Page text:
The recent controversy around Uber and the absurd and ineffective ban on its activities in Spain has prompted me to wonder about the future of our cities once we have all understood the futility of trying to stop the company’s disruption via the courts. Uber isn’t the problem, it’s a symptom of the end of an age of restrictive regulations that allow for certain economic activities to be carried out by cartels or monopolies. Countries can try banning Uber, but other companies will simply take its place.
Uber is a formidable competitor. It is now present in more than 250 cities in 50 countries, and has been valued at more than 40 billion dollars despite the numerous problems and image crisis it’s bee facing. At the same time, it should be remembered that it is backed by Google. Indeed, it’s hard to imagine how to take on a company for which taxi services are but a tiny part of its overall transport strategy. No taxi company, however big, could possibly justify such a valuation: obviously, the estimation of its worth is based on what Uber is going to become (which is why the disputes with taxi drivers seem so petty).
The mayors of cities like Atlanta or New Orleans understand: Uber will beat the taxis, although it may take longer in some places; no matter, because it has the resources to keep the fight going until it wins. Furthermore, as the Canadian Competition Office has pointed out, the net result of the appearance of Uber will be beneficial to consumers in terms of convenience and improved service. In cities like Los Angeles, Uber is already seen as a blessing.
Uber’s value proposition is clear: no hidden extras, an app that makes the whole process transparent; driver choice; being able to see your car coming and to pay conveniently, a quality service based on peer-reviewing, and in countries where licenses are not artificially restricted, a range of options from basic to luxury, including special needs such as bigger vehicles or being able to share the cost of a fare. In reality, many of these features are already available in Spain to conventional taxi drivers through apps such as MyTaxi, or Hailo, although they have still not resolved the issue of an agreed price or following the shortest route.
So let’s start up the DeLorean in our illustration and go back to the future: as said above, this isn’t about how long it takes Uber to conquer the world, but what will happen down the road. The first question is clear enough: what will happen to taxis as we now know them? To answer that we need only head over to San Francisco, a city where Uber has been operating for some time now. Taxis in that city have seen trade fall by 65 percent since Uber arrived on the scene: in other words, the average taxi was picking up around 1,424 fares per month in January 2012, and by last July, that figure had fallen to around 504.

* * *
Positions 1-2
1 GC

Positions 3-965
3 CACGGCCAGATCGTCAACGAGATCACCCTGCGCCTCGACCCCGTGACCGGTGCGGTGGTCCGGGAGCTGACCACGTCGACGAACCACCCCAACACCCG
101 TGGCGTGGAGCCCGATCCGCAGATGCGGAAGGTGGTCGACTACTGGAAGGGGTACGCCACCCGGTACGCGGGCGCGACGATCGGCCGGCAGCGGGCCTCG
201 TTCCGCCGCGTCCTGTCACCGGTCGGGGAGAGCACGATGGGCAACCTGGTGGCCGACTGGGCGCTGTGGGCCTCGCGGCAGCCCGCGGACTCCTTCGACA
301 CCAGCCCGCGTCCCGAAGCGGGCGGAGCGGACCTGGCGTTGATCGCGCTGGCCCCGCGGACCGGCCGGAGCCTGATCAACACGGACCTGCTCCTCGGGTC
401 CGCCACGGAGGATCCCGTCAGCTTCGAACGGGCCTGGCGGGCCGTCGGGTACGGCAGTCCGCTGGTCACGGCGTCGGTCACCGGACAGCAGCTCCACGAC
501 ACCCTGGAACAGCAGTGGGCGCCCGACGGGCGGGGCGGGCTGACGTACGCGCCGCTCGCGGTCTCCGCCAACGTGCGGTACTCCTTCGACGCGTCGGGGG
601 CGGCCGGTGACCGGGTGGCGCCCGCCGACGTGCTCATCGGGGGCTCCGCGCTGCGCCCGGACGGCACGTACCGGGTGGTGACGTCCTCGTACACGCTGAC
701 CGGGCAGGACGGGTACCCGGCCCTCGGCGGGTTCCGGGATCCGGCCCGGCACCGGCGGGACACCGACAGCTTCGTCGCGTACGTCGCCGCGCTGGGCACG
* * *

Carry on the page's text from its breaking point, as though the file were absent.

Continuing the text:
But what about competition from similar players to Uber? From what we know about developed markets, Uber will need to look out, as companies like Lyft make themselves pretty much indistinguishable from it, a trend that is already leading to competitive dynamics that border on the illegal. Beyond Lyft, which operates in 68 US cities compared to Uber’s 90, and that has no international presence, or Sidecar, which operates in San Francisco, San Diego, Chicago, Washington DC, and Boston, or local apps such as London’s Kabbee, competition can come from the most unexpected places.
An article yesterday discussed the possibility that car hire companies like Avis or Hertz, which have fleets of millions of vehicles that are often sitting unused in car parks for long periods of time, are going to start competing with Uber, a move that would seem to make economic sense. Competition could also come from the authorities: Los Angeles and other cities are thinking of setting up their own Uber clone, with its own app. In cities like Washington, all taxis must use a municipal app; New York is considering following suit. It remains to be seen if city halls, which to a large extent are currently part of the problem with the rigidities they impose on the cabs, can become part of the solution.
What is clear is that the disruption Uber has unleashed has a long way to go, and making short-term predictions or seeing the issue in terms of what’s happening today is no help. The journey has only just started.
(En español, aquí)